No Justification for MP Reduction

September 14, 2016 12:50 PM

Boundary Commission for England websiteThe Boundary Commission of England and Boundary Commission of Wales have published proposals to reduce the total number of Westminster constituencies to 600 and redraw existing constituences to "balance" the number of voters in each seat. The proposals for Scotland will be published next week.

Commenting on Lib Dem Voice, former Chief Executive of the Liberal Democrats Chris Rennard said:

"The reduction in MPs from 650 to 600 is wrong when there is no reduction in the 'pay roll vote' or reform of the Lords (including reducing its size) and it means that Parliament will be even less able to hold a Government to account. It will be easier for a government to win votes in the Commons as Ministers, Whips and Parliamentary Private Secretaries will be more able to outvote the reduced proportion of backbench MPs.

"The supposed justification of 'saving money' by getting rid of 50 MPs was always a weak one (especially given the money found for other things that the government likes) and the arguments previously advanced about previous boundary reviews having greatly increased the number of MPs was simply not correct. Membership of the House of Commons only grew from 640 in 1945 to 650 in 2010, whilst the size of the electorate in that sixty-five year period grew by more than 12 million voters. Each MP in 1945 represented an average of around 52,000 voters, whilst each MP in 2010 represented an average of just over 70,000 voters, so reducing the number of MPs on this basis was never justified.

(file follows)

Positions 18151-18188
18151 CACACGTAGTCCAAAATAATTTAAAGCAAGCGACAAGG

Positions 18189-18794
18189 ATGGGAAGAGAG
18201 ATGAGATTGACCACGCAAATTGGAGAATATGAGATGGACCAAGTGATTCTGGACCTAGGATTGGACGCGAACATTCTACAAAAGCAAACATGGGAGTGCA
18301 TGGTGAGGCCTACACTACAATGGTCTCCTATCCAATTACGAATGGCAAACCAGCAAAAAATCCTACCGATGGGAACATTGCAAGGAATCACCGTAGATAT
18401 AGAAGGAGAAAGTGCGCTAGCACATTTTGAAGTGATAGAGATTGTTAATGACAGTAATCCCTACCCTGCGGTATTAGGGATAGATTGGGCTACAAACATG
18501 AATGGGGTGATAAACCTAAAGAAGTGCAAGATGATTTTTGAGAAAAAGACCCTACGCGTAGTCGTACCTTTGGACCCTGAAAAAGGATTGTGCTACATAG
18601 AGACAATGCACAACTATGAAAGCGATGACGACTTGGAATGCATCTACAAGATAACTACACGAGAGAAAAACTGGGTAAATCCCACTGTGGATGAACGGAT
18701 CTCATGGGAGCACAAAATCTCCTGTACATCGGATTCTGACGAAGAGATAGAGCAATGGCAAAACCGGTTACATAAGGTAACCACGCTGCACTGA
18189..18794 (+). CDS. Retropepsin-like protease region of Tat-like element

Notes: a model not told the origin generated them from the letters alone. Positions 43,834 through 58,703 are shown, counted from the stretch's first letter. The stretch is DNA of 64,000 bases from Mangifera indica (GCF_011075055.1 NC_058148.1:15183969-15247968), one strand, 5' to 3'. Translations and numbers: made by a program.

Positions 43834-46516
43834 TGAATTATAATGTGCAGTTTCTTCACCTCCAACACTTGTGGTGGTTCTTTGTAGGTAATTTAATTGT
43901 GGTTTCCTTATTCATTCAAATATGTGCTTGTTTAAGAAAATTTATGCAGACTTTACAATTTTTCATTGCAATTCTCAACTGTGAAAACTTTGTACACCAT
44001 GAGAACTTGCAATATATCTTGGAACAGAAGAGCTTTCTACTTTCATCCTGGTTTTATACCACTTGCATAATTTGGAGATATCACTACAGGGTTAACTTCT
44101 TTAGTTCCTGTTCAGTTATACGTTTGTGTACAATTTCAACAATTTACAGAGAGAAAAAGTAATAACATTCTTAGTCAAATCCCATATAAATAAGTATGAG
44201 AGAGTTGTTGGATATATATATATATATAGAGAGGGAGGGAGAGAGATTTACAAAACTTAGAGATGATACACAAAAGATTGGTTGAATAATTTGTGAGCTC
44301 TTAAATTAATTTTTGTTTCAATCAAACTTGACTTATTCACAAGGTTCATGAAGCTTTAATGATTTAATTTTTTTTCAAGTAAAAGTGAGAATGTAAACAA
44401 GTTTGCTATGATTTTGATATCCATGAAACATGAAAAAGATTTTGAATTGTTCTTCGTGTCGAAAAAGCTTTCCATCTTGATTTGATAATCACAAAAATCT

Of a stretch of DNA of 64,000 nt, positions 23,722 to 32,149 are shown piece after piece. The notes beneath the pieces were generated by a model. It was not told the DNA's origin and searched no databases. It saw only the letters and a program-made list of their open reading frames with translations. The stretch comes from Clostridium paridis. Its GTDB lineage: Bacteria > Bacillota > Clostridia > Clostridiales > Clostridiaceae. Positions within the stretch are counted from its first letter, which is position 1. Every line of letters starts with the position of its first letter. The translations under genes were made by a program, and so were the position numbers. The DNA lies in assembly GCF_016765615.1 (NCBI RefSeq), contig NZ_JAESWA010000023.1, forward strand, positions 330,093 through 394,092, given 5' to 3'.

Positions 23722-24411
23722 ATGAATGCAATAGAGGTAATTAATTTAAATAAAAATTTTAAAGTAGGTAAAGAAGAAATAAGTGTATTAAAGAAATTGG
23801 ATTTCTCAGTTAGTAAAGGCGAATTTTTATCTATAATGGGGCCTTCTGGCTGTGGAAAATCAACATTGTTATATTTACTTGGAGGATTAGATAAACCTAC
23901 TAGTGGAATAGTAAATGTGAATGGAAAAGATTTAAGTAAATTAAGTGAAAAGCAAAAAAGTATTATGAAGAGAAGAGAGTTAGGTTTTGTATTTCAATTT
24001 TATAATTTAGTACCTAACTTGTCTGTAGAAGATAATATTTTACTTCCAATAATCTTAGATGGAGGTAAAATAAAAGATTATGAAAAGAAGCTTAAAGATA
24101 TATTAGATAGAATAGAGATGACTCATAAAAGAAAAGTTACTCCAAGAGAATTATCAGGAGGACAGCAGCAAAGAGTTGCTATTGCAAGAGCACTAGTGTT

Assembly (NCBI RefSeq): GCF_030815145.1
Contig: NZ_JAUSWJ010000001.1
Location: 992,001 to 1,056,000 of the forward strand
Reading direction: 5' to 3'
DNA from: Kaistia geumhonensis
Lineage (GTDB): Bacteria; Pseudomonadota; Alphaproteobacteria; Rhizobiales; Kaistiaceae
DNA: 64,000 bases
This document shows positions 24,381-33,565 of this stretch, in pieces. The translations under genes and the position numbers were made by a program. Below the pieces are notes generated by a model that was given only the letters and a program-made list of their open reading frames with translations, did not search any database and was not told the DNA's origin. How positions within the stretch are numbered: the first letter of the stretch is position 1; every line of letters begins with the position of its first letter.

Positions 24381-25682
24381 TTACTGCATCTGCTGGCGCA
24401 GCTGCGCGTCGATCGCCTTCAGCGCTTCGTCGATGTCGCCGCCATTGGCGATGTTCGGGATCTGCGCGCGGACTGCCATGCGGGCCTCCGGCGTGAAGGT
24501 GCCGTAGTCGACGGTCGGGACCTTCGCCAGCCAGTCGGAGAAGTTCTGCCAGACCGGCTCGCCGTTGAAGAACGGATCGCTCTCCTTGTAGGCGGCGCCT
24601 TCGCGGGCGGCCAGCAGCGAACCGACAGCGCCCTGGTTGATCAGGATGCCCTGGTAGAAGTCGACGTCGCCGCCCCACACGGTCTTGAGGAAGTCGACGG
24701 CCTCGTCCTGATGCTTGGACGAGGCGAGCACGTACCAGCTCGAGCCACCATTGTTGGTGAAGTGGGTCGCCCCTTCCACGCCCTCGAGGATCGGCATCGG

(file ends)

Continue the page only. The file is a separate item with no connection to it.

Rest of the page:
"Making it easier for a party with 37% of the votes to win significantly more than 50% of the seats does not make it fairer. The real unfairness of the present system was shown in 2015 when it took 34,243 votes to elect a Tory MP, 40,290 to elect a Labour one and 301,983 votes to elect a Lib Dem, and the position was even more unfair to voters of other parties."